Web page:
dog teething Puppies chew due to their urge to explore new objects and their discomfort from teething. Similar to young children, puppies go through a phase where they lose their baby teeth and feel discomfort as their adult teeth erupt. By six months of age, this phase of increased chewing should be over. Some people advise feeding puppies frozen wet washcloths, frozen dog toys, or ice cubes to chew on to ease teething pain. Despite the fact that puppies must chew on everything, careful training can teach your dog to limit his chewing to acceptable objects, such as his own toys.
Typical Chewing Patterns For dogs of all ages, chewing is a totally typical behavior. Dogs, whether tame or wild, can spend hours gnawing bones. Their teeth stay clean and their jaws stay strong thanks to this activity. Dogs enjoy chewing on sticks, bones, and nearly anything else that is available. They chew for entertainment, stimulation, and anxiety reduction. Although chewing is a common action in dogs, occasionally they chew on undesirable objects. A range of suitable and appealing chew toys should be available for dogs of all ages, including pups. The right chewables alone won’t suffice to stop inappropriate chewing, though. Dogs need to learn what they can and cannot chew. They must be instructed in a kind, patient way.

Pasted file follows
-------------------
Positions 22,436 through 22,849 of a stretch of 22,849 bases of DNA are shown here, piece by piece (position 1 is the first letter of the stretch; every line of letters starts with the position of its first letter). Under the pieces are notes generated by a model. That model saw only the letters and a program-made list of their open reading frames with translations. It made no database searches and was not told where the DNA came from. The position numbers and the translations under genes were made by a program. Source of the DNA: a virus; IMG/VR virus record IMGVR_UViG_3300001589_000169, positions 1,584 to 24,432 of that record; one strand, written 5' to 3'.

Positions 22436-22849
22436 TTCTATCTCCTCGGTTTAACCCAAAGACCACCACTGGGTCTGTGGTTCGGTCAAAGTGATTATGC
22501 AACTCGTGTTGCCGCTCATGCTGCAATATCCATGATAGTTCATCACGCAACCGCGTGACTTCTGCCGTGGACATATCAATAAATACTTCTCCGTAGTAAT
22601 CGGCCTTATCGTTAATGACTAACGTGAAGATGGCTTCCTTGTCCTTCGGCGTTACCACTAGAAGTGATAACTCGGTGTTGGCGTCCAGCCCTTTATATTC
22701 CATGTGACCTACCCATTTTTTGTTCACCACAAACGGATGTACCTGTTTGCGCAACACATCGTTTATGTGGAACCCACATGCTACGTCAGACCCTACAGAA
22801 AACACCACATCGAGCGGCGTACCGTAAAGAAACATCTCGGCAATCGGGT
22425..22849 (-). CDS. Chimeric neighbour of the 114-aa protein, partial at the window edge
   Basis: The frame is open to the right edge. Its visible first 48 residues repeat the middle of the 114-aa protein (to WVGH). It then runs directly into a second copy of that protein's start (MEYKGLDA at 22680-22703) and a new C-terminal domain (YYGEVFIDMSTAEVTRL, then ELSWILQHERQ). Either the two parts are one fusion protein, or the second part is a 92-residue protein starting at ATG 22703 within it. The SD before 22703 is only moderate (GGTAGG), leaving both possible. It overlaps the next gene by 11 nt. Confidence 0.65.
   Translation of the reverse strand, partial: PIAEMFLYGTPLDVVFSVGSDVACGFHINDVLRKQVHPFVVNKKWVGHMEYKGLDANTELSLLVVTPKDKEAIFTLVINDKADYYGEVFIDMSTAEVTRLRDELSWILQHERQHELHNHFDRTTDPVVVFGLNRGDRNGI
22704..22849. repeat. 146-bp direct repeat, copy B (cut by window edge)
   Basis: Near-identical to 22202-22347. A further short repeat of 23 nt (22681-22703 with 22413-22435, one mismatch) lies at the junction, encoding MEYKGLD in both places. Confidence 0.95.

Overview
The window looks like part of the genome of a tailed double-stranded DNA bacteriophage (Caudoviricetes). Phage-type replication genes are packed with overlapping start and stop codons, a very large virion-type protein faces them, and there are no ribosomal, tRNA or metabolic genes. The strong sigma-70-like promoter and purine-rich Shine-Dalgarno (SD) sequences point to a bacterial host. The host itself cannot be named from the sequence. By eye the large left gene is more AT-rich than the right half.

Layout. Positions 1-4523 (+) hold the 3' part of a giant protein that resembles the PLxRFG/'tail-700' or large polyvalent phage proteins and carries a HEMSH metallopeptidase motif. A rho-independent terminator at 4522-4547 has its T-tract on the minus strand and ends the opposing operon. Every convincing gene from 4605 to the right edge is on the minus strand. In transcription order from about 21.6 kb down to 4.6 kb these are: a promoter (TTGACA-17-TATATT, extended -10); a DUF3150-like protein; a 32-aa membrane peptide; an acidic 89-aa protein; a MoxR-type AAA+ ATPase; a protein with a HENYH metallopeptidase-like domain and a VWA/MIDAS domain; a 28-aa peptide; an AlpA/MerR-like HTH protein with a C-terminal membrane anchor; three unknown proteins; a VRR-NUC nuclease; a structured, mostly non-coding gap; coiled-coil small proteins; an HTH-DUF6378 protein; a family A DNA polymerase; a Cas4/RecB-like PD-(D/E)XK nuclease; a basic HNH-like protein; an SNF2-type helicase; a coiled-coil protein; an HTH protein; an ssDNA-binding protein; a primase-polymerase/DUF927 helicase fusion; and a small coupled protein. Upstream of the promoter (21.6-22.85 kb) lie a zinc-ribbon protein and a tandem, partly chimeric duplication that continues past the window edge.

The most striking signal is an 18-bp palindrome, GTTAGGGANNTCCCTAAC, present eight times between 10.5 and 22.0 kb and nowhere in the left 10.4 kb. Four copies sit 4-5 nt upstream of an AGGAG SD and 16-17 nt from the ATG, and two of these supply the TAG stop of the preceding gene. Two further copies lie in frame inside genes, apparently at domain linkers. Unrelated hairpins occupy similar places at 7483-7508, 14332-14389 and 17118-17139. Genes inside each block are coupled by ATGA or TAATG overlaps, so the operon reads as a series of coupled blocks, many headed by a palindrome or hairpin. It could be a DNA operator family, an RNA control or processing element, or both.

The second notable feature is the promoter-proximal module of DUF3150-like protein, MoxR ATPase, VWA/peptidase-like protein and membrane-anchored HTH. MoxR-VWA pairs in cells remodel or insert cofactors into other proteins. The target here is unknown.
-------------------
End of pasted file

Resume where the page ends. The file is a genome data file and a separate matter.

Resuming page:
- “Make your home dog-proof. Put priceless goods away until you’re certain that your dog will only chew on appropriate objects. Keep books on shelves, soiled clothes in a basket, shoes and apparel in a closed closet. Make success for your dog simple.